It's a big day for NASA: The agency's new "flying saucer" is getting a crucial test, part of a plan to land on Mars someday. A giant balloon is carrying the Low-Density Supersonic Decelerator to an altitude of 120,000 feet. Then it'll go even higher — and engineers hope its parachute guides it safely to Earth's surface.

You can watch NASA TV online to follow events live. "Drop time" — when the saucer's rocket will be ignited — is slated for 5:35 p.m. ET.

Update 6:02 p.m. ET:

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2:29pm

Mon June 8, 2015
The Two-Way

Texas Pool Party Update: Teens And Residents Speak Out

Originally published on Mon June 8, 2015 3:44 pm

A video of a police officer forcing a teenager to the ground and also drawing his weapon has brought criticism about police response to a pool party in McKinney, Texas.
YouTube

Days after a dramatic video surfaced of a Texas police officer pulling a gun and screaming at young people at a community pool, the teenage girl he forced to the ground has spoken out. So have local residents who back the police.

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10:27am

Mon June 8, 2015
The Two-Way

Spain's Air Traffic Controllers Go On Strike; Pay Isn't The Big Complaint

Originally published on Mon June 8, 2015 8:26 pm

Two Spanish Iberia airplanes stand on the tarmac at the Adolfo Suarez Madrid-Barajas airport in Madrid on Monday. Spanish air traffic controllers started a four-day partial strike that could affect some 5,300 flights.
J.J. Guillen EPA /LANDOV

Despite being among the best-paid public workers in Spain, the country's air traffic controllers started a strike Monday. Their union is protesting the punishment of dozens of controllers who were involved in a 2010 strike that sparked a national state of alarm.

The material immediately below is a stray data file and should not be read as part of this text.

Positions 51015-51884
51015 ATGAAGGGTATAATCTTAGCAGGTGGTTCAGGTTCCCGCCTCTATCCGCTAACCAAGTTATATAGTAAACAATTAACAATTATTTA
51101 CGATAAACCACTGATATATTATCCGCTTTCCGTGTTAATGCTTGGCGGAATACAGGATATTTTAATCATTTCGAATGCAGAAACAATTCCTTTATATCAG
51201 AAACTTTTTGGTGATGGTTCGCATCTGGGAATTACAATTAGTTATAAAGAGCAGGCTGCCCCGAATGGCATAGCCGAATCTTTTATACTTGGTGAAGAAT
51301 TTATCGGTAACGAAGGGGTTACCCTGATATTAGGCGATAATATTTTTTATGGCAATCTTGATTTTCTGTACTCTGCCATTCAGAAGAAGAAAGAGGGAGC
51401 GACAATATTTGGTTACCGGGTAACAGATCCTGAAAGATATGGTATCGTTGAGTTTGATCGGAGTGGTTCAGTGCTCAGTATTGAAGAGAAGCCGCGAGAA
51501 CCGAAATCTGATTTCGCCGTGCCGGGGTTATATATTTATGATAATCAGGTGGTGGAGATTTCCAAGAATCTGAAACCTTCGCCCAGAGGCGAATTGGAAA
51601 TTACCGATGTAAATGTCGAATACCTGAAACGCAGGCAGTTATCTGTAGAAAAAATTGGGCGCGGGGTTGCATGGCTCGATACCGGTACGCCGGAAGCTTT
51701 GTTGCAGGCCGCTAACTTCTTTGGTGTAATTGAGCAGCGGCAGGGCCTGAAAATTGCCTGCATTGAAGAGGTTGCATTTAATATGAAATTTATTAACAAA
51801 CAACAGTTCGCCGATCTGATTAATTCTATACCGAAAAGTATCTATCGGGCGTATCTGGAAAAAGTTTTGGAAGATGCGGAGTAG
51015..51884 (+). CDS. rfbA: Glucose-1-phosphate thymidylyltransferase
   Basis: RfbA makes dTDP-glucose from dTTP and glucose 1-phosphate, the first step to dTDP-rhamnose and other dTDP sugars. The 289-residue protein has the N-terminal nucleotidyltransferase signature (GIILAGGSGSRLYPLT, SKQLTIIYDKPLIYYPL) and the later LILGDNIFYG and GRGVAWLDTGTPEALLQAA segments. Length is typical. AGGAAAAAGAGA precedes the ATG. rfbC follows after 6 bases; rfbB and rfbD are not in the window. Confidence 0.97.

"Some 5,300 flights to and from Spain are expected to be affected," NPR's Lauren Frayer reports from Madrid. "This is the first of four days of work stoppage by Spain's air traffic controllers."

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5:29pm

Fri June 5, 2015
The Two-Way

Irish Soccer Details $7 Million FIFA Payment Over Handball

Robbie Keane scored in Ireland's controversial World Cup qualifying match with France on Nov. 18, 2009 — but the country was eliminated by the aggregate score of 2-1. Ireland's soccer association says FIFA paid 5 million euros — $7 million at 2010 exchange rates — over a blatant breaking of the rules by France.
Michael Steele Getty Images

A day after news emerged that soccer's world body paid Ireland not to protest a blatant handball by France's Thierry Henry in 2009, the Football Association of Ireland is releasing more details about the arrangement — including a copy of a signed deal.

FIFA paid the FAI more than 5 million euros — equal to around $7 million at the time of the transaction in January 2010 — so that the Irish would quit their plans for a legal appeal.

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3:35pm

Fri June 5, 2015
The Two-Way

Man Changes Name To 'Adam West' To Avoid Paying $336 Airline Fee

Originally published on Fri June 5, 2015 3:48 pm

Adam Armstrong was using the name Adam West on Facebook — and now, it's his legal name. The 19-year-old chose to get a new passport rather than pay more than $330 in fees.
Facebook

It started with a joke: On Facebook, Adam Armstrong listed his name as Adam West, the actor who played Batman in the 1960s. But then his girlfriend's stepfather bought him a plane ticket with the West name on it — and the airline wanted $336 to change it.

Adam, who lives in Manchester, England, is 19 — and he really wanted to go on this trip to the resort island of Ibiza. So he simply became Adam West. It was cheaper to change his name and get a new passport than to pay airline Ryanair's fees.

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11:37am

Thu June 4, 2015
The Two-Way

Indicted Former FIFA Official Warner Says He Won't Protect Secrets

Former FIFA Vice President Jack Warner discussed records he has amassed about financial dealings in the embattled organization Wednesday.
Andrea De Silva Reuters/Landov

In a televised address titled "The Gloves Are Off," former FIFA Vice President Jack Warner says he told his lawyers to contact law enforcement, and that he has proof FIFA and its leader, Sepp Blatter, influenced Trinidad and Tobago's election in 2010.